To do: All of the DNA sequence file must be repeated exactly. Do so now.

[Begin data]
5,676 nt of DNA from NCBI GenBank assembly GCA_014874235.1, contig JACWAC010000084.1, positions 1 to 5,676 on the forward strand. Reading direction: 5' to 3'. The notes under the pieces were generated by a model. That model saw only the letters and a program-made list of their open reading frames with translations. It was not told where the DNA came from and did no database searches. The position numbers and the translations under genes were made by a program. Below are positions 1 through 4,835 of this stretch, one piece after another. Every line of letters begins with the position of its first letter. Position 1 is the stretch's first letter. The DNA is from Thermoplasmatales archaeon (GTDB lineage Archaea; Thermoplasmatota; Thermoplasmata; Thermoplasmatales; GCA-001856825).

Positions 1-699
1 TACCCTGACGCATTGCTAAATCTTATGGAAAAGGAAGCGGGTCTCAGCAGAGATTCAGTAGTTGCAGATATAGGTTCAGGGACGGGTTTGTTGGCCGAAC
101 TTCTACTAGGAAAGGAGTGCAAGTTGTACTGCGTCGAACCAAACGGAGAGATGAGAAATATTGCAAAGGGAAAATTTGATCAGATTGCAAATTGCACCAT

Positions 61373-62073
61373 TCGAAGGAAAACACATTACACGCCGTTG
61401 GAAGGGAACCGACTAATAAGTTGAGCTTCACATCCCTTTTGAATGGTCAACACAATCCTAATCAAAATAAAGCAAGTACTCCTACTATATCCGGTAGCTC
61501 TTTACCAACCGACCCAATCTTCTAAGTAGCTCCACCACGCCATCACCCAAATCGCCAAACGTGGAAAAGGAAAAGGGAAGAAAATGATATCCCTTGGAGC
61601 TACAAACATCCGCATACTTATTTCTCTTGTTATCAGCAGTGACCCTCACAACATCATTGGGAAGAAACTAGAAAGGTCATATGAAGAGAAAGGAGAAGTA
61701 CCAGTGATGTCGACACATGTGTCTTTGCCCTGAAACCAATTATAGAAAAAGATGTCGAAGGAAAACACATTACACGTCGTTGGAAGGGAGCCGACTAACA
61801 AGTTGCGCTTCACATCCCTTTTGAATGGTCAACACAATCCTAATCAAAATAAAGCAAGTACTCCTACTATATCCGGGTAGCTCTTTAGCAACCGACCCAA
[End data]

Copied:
5,676 nt of DNA from NCBI GenBank assembly GCA_014874235.1, contig JACWAC010000084.1, positions 1 to 5,676 on the forward strand. Reading direction: 5' to 3'. The notes under the pieces were generated by a model. That model saw only the letters and a program-made list of their open reading frames with translations. It was not told where the DNA came from and did no database searches. The position numbers and the translations under genes were made by a program. Below are positions 1 through 4,835 of this stretch, one piece after another. Every line of letters begins with the position of its first letter. Position 1 is the stretch's first letter. The DNA is from Thermoplasmatales archaeon (GTDB lineage Archaea; Thermoplasmatota; Thermoplasmata; Thermoplasmatales; GCA-001856825).

Positions 1-699
1 TACCCTGACGCATTGCTAAATCTTATGGAAAAGGAAGCGGGTCTCAGCAGAGATTCAGTAGTTGCAGATATAGGTTCAGGGACGGGTTTGTTGGCCGAAC
101 TTCTACTAGGAAAGGAGTGCAAGTTGTACTGCGTCGAACCAAACGGAGAGATGAGAAATATTGCAAAGGGAAAATTTGATCAGATTGCAAATTGCACCAT

Positions 61373-62073
61373 TCGAAGGAAAACACATTACACGCCGTTG
61401 GAAGGGAACCGACTAATAAGTTGAGCTTCACATCCCTTTTGAATGGTCAACACAATCCTAATCAAAATAAAGCAAGTACTCCTACTATATCCGGTAGCTC
61501 TTTACCAACCGACCCAATCTTCTAAGTAGCTCCACCACGCCATCACCCAAATCGCCAAACGTGGAAAAGGAAAAGGGAAGAAAATGATATCCCTTGGAGC
61601 TACAAACATCCGCATACTTATTTCTCTTGTTATCAGCAGTGACCCTCACAACATCATTGGGAAGAAACTAGAAAGGTCATATGAAGAGAAAGGAGAAGTA
61701 CCAGTGATGTCGACACATGTGTCTTTGCCCTGAAACCAATTATAGAAAAAGATGTCGAAGGAAAACACATTACACGTCGTTGGAAGGGAGCCGACTAACA
61801 AGTTGCGCTTCACATCCCTTTTGAATGGTCAACACAATCCTAATCAAAATAAAGCAAGTACTCCTACTATATCCGGGTAGCTCTTTAGCAACCGACCCAA